• Language: English
  • ISBN-10: 0618631526
  • ISBN-13: 978-0618631520
  • Product Dimensions: 8.2 x 5.8 x 1 inches
  • Shipping Weight: 12.8 ounces (View shipping rates and policies)
  • Average Customer Review: 4.5 out of 5 stars  See all reviews (11 customer reviews)
  • Amazon Best Sellers Rank: #1,621,226 in Books (See Top 100 in Books)

More About the Author

Gerald Morris grew up in Singapore, where his parents were Baptist missionaries. Singapore was a great, safe place to grow up, and he remembers that time with fond nostalgia. (Ditto for being Baptist, actually.) Since reaching adulthood, he has worked as a minister, a religion professor, a landscaper, and a teacher, all to support his predilection for writing children's novels. Or maybe the writing income supports his ministry habit.

He now lives in Wausau, Wisconsin with his wife and three kids. (Okay, one's at college and another's about to go.) There he serves as associate pastor at the First United Methodist Church, writes children's and YA novels (mostly about King Arthur), and still occasionally scapes land.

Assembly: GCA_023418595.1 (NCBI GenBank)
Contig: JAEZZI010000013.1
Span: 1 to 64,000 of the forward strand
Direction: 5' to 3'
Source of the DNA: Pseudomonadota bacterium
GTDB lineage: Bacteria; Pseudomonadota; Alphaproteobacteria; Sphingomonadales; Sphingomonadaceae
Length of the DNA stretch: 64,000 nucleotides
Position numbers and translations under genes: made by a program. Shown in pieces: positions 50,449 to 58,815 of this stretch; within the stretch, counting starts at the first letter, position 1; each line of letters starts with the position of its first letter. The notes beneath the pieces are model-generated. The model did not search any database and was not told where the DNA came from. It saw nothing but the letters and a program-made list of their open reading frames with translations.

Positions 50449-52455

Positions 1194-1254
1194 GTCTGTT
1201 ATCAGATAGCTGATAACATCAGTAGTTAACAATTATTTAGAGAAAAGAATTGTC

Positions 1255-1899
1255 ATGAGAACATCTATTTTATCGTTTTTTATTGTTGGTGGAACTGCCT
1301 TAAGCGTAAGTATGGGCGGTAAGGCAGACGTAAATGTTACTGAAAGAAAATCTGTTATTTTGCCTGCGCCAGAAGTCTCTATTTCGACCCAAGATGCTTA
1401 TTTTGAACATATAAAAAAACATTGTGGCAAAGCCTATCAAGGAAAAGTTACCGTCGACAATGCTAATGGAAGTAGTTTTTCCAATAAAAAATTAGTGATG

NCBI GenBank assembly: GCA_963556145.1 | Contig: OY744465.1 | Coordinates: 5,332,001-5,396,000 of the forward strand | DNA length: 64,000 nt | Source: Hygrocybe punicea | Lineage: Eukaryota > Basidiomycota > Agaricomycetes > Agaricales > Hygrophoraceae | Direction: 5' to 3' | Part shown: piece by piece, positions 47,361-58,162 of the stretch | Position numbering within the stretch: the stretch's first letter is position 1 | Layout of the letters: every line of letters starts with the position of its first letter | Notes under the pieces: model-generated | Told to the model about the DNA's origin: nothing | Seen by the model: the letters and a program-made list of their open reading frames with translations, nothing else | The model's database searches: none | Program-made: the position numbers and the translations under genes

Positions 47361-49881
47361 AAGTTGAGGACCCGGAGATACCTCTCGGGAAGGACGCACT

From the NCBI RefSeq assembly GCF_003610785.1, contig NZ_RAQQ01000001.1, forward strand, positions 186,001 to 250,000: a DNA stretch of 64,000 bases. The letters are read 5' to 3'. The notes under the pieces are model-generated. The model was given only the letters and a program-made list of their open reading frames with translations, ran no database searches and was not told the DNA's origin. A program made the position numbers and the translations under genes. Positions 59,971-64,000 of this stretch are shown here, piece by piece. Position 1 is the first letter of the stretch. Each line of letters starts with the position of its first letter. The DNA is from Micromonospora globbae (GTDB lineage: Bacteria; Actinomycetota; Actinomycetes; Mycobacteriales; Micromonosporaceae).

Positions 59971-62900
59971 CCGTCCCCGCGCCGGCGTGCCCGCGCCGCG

Customer Reviews

Most Helpful Customer Reviews

6 of 6 people found the following review helpful By R. J. Thomas on October 7, 2006
Format: Hardcover Verified Purchase
I am a fan of Gerald Morris' work, and this is a delightful addition to his Squire's Tales Series. The story follows an innocent who goes in search of his father after the death of his mother. Supporting characters include new characters Galahad, Ellyn, Bors and Lionel, and old favorites Gawain and Terrance. There are no fools in this book, a change for the series, and I think it is an improvement. Everyone seems to have a motivation; each of them is trying to do right in his own way (some failing miserably), which is appropriate for the subject matter. Yes, admidst the light banter, there are suprisingly deep themes. Gerald Morris explores the nature of right and wrong and the purpose of existence, and I think he pulls it off nicely. This book can be enjoyed by children for its wit and adventure and by adults for [the same reasons plus] the questions it raises.